Thursday, July 19, 2007

Helpful Advice When Choosing an EMR

There are many electronic health records and electronic medical records software packages on the market, and in some cases, the variety of software options makes the selection process overwhelming. Here's some advice: Don't choose an electronic medical record (EMR) software system before reviewing these helpful tips!

Vendor Software Licenses: When you purchase an EMR or EHR system, part of the price almost always includes a software license. These licenses usually take one of two forms - concurrent or named-based. If your EMR is one of the new ASP (monthly rental agreement) based systems, you don't really purchase a software license. Instead, you rent the license, usually for a low fee. However, the same issues exist for determining the number of ASP licenses as with a traditional EHR license purchase.

Possible Red Flags:

1. The EMR software vendor doesn't specify the type of license ini the quote.
2. Software functionality is not specified.
3. The EHR company doesn't specify the period of time the license is in force.

Interfaces: Software programs that allow data from the electronic health record system to flow back and forth between external applications. These applications can either reside outside the physician practice (think lab applications) or can be
another system within the doctor's office, such as a medical billing system.

Possible Red Flags:

1. One-way or two-way interface is not specified.
2. The EHR's data format is not specified (structured or non-structured).
3. Additional license costs, if any, not specified.
4. The EMR company promises an interface, but it is not currently available.

Clinical Documentation Features to Consider When Selecting an EMR or EHR System

Implementation Services: Consulting services offered by the electronic medical record vendor. These services will provide planning and actual implementation of an EHR software system for the physician practice.

Possible Red Flags:

1. The EMR vendor can’t commit to a project plan with milestones.
2. Only the EHR vendor can customize templates.
3. Software implementation is not broken into small enough tasks.

Training Services: Consulting services offered by the electronic health record company. They provide hands on training for how to use the EMR in the physician office.

Possible Red Flags:

1. There is no cost listed for future EHR training.
2. The EMR vendor offers no formal training plan.
3. There is no definition of what training expenses will be reimbursed, along with limits.

Support and Maintenance: EHR support and maintenance costs typically represent 15-20% of the software license fee. Where the actual license are often a one-time fee, the support and maintenance costs are renewed on a yearly basis. This yearly fee
basically covers two areas: 1)any upgrades or new releases; and 2)customer service and support. If you select an ASP-based (web-based) electronic medical record system, you don't usually pay a yearly support fee because those services are built into the monthly rental fee you pay for the medical software.

It should be noted that both vendor EHR software and third party EMR software will need support, so it is important to determine which components the support costs cover. Also, some EMR/EHR vendors might have more than one service level agreement representing different support options at different costs.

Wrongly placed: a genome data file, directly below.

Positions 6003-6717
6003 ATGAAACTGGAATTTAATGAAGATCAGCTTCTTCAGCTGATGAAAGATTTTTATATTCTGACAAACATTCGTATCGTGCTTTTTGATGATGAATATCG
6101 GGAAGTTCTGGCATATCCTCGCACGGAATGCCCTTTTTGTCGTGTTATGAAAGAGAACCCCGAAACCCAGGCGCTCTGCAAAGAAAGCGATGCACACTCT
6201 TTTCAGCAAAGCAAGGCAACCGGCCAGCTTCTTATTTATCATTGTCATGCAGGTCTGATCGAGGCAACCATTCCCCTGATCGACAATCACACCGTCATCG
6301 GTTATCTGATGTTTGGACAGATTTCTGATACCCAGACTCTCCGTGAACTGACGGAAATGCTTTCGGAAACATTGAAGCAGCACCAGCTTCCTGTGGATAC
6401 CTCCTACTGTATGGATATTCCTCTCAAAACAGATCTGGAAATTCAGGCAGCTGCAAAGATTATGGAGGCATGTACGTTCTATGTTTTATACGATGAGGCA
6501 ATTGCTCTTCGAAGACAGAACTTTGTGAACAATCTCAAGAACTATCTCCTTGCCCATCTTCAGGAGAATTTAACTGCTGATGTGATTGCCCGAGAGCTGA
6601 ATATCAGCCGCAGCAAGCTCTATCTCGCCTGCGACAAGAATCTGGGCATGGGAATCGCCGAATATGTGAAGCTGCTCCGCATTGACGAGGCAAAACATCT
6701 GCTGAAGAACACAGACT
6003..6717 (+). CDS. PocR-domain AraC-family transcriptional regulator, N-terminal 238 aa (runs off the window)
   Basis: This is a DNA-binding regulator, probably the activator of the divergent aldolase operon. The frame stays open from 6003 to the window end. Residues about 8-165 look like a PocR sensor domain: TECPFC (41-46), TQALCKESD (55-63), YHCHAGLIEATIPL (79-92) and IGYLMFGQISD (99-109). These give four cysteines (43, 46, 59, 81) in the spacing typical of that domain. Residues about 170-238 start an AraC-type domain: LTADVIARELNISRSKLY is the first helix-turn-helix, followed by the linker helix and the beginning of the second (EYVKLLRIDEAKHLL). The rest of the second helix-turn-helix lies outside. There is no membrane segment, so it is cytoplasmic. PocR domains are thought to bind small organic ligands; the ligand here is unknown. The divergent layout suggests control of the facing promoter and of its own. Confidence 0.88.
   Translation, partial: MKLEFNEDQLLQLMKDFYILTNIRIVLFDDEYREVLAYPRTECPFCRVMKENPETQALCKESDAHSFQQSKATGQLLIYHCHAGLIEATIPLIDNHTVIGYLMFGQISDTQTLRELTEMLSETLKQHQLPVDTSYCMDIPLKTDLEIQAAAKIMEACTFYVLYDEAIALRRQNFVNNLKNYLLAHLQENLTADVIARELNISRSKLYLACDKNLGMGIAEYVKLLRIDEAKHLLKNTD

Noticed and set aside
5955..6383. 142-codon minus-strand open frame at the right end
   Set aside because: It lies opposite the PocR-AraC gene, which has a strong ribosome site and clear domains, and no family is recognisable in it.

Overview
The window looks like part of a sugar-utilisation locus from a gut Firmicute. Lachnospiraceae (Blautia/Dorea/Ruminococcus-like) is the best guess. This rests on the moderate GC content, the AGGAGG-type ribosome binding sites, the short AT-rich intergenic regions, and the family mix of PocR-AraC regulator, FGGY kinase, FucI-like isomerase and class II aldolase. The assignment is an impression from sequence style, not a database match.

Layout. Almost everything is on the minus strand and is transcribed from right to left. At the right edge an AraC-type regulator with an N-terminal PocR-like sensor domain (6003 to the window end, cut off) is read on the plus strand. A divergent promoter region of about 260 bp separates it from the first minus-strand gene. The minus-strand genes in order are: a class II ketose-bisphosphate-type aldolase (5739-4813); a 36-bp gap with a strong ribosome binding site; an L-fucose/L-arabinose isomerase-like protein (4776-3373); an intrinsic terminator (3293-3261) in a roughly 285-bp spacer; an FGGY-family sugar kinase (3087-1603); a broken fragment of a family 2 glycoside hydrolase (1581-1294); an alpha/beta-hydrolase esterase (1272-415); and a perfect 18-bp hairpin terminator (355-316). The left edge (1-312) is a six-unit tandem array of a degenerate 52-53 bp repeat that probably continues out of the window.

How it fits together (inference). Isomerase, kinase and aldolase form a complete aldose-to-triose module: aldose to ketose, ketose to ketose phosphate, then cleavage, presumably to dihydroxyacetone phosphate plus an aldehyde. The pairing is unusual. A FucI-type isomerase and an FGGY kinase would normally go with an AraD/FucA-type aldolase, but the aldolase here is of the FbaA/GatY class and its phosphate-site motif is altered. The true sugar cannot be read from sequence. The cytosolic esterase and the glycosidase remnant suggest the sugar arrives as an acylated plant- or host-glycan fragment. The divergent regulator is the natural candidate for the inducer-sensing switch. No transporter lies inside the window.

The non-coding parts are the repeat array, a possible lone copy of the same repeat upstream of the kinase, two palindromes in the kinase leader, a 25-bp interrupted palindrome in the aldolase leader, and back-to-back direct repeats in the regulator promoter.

Potential Red Flags:

1. No support agreement from the electronic health record company.
2. No guarantees of service or reliability.
3. No cap on renewal percentage increases.
4. No software escrow costs offered.
5. The EMR company charges extra for database schema.
6. There are added maintenance costs for third party products.
7. The EHR company will not offer support for third party products.
8. No support offered for previous EHR/EMR software versions or releases.

Payment Terms: EHR implementation typically involves a number of phases and takes time. Things can go wrong. Therefore, the payment terms should reflect milestone-based payments. This means should pay the EMR vendor percentages of the total as major parts of the project plan are successfully completed.

Potential Red Flags:

1. The electronic medical records company wants all or most of the payment up front.
2. The EMR vendor is not willing to agree to final payment when system is accepted.
3. The EHR company has no policy or process for payment refunds or reductions.

A Business Case for Electronic Health Records

Service Level, Hours of Support: Most EMR or EHR companies will offer several ways to communicate and resolve software problems. Typical methods include email, telephone, and online chat. In some cases, a specialist will visit the physician office to help resolve an issue with the electronic health records software. Ask whether remote diagnostics and/or on site visits by support analysts are available.

Potential Red Flags:

1. “Normal business hours” are specified instead of detailed days and hours.
2. The company offers no "after hours" support to physicians.

Financing Alternatives: Electronic medical record or electronic health record systems can be expensive, depending on the type of medical software system you choose. (The exception is when you buy an ASP (web-based or online-based) EMR, where the physician user pays a monthly fee instead of an up-front license fee.) EHR or EMR vendors should offer you the option of leasing or financing your system.

Potential Red Flags:

1. The EMR company passes you off to a third-party finance partner and is not involved in the process.

Editor's Note: The terms "Electronic Medical Records", "Electronic Health Records", "EHR" and "EMR" are used interchangeably in this article. For more information like this, click here.

No comments: